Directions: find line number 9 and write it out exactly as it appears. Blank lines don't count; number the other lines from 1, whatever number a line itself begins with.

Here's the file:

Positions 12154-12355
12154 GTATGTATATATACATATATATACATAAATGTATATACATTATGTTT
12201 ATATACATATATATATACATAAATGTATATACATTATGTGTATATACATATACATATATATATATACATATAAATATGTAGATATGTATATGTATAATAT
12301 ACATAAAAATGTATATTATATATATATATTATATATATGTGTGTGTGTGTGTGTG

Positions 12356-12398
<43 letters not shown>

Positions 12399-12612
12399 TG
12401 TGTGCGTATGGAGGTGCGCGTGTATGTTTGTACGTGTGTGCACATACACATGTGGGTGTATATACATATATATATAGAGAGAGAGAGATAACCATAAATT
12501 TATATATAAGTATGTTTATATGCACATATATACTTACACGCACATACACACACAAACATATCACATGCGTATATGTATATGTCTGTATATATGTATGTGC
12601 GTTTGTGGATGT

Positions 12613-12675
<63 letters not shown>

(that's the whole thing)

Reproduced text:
12401 TGTGCGTATGGAGGTGCGCGTGTATGTTTGTACGTGTGTGCACATACACATGTGGGTGTATATACATATATATATAGAGAGAGAGAGATAACCATAAATT